2019 Global Terrorism Index reports fewer victims, more countries affected
The number of deaths dropped by 15.2 per cent over previous year. At least 71 countries have had at least one casualty. This is the second highest since the start of the century. For the first time since 2003, Iraq does not have the highest number of attacks and victims, following the collapse of the Islamic State group.
Baghdad (AsiaNews/Agencies) – The number of worldwide deaths from terrorism fell by 15.2 per cent in 2018, even as the number of countries affected by extremist violence continued to grow, this according to the 2019 Global Terrorism Index, published by the Sydney-based Institute for Economics & Peace (IEP).
From a high of 33,555 deaths in 2014, when the Islamic State (IS) group lured tens of thousands of jihadists to the Middle East, the number of terrorism deaths has dropped by more than half to 15,952 in 2018.
The two countries that recorded the most significant decline last year are Somalia and Iraq, with the latter - for the first time since the US invasion of 2003 - no longer the worse-affected country by terrorism.
The Taliban in Afghanistan have overtaken IS as the deadliest group in the world. Last year, they carried out 1,443 attacks killing 7,379 people. In Iraq there were 1,131 attacks, killing 1,054, followed by Nigeria with 562 attacks and 2,040 deaths. Syria is fourth with 131 incidents that claimed 662 lives.
The study defines terrorism as "the threatened or actual use of illegal force and violence by a non‐state actor to attain a political, economic, religious, or social goal through fear, coercion, or intimidation".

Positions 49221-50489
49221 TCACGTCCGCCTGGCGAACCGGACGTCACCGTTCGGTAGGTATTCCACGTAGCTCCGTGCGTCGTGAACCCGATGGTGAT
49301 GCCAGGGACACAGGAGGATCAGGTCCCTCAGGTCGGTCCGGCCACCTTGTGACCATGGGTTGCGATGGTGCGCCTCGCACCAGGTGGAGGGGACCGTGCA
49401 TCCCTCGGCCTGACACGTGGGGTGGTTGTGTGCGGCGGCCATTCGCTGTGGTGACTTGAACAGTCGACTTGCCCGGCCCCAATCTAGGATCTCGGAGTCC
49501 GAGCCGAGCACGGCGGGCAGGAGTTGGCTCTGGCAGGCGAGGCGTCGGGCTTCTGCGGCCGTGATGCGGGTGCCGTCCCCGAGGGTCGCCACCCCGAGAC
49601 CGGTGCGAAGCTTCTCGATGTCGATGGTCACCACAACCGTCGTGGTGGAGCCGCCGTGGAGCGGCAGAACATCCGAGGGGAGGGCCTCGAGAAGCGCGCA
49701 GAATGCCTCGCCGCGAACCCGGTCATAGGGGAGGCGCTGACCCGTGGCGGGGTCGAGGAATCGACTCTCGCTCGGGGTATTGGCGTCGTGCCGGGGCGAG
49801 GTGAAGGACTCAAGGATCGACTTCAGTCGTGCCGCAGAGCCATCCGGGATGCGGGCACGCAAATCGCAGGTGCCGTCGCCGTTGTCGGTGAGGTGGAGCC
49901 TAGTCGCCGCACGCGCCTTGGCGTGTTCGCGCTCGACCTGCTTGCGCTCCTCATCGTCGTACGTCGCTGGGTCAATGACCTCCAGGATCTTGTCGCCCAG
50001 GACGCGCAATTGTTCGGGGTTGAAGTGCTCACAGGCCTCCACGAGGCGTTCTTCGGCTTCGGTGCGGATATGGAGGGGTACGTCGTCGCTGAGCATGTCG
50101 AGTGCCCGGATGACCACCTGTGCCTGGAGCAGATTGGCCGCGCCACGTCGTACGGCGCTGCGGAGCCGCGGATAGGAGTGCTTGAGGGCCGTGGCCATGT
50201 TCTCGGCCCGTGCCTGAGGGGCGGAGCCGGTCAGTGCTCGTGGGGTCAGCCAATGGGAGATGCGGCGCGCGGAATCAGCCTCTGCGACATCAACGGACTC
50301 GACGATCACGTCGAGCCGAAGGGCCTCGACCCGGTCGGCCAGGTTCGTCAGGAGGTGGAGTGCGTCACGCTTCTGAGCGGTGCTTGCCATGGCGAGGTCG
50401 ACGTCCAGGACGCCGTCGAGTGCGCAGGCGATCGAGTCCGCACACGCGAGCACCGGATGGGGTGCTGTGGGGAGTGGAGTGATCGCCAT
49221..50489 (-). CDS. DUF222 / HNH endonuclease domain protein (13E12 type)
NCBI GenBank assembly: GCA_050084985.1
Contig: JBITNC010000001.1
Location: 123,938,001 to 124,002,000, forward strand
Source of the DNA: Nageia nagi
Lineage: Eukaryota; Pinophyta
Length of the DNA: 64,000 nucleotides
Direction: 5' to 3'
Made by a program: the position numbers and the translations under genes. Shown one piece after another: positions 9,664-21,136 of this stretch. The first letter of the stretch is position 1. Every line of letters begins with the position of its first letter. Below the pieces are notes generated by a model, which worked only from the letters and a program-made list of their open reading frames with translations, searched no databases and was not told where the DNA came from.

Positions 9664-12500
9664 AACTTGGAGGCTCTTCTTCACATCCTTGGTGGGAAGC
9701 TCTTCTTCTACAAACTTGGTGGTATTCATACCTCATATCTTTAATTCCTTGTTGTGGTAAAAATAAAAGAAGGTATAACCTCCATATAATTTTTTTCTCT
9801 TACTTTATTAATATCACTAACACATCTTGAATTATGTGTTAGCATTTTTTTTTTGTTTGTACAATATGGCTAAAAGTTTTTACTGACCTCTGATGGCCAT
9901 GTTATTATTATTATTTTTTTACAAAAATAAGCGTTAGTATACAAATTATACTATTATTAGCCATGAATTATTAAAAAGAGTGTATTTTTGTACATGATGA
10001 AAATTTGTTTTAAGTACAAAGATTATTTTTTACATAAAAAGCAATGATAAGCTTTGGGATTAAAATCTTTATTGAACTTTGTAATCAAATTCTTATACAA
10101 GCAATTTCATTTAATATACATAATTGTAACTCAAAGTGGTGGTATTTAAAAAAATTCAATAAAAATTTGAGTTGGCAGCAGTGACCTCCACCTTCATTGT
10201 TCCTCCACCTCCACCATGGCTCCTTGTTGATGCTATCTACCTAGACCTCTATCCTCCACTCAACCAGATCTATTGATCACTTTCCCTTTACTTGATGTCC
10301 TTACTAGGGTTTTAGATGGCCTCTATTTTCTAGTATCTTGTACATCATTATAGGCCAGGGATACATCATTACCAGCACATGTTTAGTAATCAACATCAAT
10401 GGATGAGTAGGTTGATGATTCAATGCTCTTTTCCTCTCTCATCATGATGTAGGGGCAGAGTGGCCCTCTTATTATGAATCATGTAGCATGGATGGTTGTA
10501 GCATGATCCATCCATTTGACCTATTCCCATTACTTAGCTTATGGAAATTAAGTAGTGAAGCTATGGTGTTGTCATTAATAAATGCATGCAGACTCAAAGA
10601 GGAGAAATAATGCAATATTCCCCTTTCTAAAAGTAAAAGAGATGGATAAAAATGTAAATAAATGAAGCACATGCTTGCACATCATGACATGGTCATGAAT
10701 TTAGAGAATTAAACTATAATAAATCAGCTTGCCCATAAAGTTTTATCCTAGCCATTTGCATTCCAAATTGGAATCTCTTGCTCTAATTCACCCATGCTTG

No major terror attack was recorded In Europe in 2018, with the number of deaths falling from over 200 in 2017 to 62.
For IEP executive chairman Steve Killelea, “The collapse of ISIL (IS) in Syria and Iraq was one of the factors allowing Western Europe to record its lowest number of incidents since 2012, with no deaths attributed to the group in 2018.”
"However,” he goes on to say, “the situation still remains volatile, with large parts of Syria being contested and many smaller groups sympathetic to ISIS (IS) philosophies being active, leaving the possibility of further Islamist attacks in Europe.”
Lastly, the report notes that whilst "the intensity of terrorism has declined... terrorism is still widespread and increasing." In fact, 71 countries suffered at least one terrorism-related death last year, the second-highest number since the beginning of the century.